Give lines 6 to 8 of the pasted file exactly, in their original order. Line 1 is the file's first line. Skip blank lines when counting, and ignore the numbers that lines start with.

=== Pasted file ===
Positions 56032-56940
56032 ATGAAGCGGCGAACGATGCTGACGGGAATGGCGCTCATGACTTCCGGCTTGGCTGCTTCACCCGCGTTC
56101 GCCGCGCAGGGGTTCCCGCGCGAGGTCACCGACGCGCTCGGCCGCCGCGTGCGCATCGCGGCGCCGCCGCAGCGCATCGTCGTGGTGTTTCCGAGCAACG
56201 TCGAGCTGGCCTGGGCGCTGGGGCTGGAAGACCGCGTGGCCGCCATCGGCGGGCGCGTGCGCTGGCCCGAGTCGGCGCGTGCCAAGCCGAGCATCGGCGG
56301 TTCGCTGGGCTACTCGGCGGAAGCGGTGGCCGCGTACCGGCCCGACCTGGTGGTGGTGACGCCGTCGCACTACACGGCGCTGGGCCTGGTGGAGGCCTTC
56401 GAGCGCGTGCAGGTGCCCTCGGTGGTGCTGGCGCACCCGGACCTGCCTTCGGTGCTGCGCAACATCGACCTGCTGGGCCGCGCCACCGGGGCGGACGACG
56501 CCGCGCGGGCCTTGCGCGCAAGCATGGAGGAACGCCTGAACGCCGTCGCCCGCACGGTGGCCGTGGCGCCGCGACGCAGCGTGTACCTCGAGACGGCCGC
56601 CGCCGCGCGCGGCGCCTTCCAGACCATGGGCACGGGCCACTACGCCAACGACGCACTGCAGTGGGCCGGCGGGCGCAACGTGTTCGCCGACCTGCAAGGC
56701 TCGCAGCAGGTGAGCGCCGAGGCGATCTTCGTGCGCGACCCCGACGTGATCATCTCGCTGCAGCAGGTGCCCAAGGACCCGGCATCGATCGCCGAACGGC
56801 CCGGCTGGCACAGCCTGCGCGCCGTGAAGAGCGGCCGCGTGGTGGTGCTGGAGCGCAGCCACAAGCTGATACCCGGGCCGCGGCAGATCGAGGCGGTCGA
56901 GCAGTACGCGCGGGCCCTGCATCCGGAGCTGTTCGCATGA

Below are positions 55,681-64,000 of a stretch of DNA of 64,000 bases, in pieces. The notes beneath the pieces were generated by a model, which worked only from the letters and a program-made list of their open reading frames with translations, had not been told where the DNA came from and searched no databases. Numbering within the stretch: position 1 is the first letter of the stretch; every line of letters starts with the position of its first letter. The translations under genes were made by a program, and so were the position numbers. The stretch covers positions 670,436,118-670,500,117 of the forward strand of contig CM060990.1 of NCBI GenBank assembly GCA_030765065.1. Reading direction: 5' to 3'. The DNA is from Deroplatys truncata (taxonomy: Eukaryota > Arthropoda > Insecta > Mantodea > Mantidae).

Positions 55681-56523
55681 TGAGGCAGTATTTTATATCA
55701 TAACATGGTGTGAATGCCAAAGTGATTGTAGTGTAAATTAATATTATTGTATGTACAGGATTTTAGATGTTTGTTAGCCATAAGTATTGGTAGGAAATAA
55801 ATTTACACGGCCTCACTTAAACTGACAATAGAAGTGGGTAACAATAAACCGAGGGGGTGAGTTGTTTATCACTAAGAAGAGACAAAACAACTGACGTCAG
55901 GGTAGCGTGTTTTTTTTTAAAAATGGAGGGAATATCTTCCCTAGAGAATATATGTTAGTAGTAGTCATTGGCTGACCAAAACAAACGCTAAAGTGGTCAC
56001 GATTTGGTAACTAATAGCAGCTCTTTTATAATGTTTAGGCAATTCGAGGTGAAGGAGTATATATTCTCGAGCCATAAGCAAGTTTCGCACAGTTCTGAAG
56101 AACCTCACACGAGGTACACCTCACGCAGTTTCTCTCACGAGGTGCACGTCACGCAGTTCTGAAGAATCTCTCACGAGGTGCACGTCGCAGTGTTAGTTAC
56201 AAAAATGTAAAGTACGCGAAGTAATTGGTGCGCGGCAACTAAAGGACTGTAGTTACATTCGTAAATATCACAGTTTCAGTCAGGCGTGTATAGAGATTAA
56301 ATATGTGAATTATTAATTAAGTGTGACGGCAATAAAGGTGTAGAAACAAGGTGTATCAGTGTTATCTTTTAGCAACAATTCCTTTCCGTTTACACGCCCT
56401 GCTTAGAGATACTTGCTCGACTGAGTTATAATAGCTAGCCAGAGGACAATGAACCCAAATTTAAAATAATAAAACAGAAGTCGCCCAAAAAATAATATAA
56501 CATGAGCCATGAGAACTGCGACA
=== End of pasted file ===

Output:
56401 GAGCGCGTGCAGGTGCCCTCGGTGGTGCTGGCGCACCCGGACCTGCCTTCGGTGCTGCGCAACATCGACCTGCTGGGCCGCGCCACCGGGGCGGACGACG
56501 CCGCGCGGGCCTTGCGCGCAAGCATGGAGGAACGCCTGAACGCCGTCGCCCGCACGGTGGCCGTGGCGCCGCGACGCAGCGTGTACCTCGAGACGGCCGC
56601 CGCCGCGCGCGGCGCCTTCCAGACCATGGGCACGGGCCACTACGCCAACGACGCACTGCAGTGGGCCGGCGGGCGCAACGTGTTCGCCGACCTGCAAGGC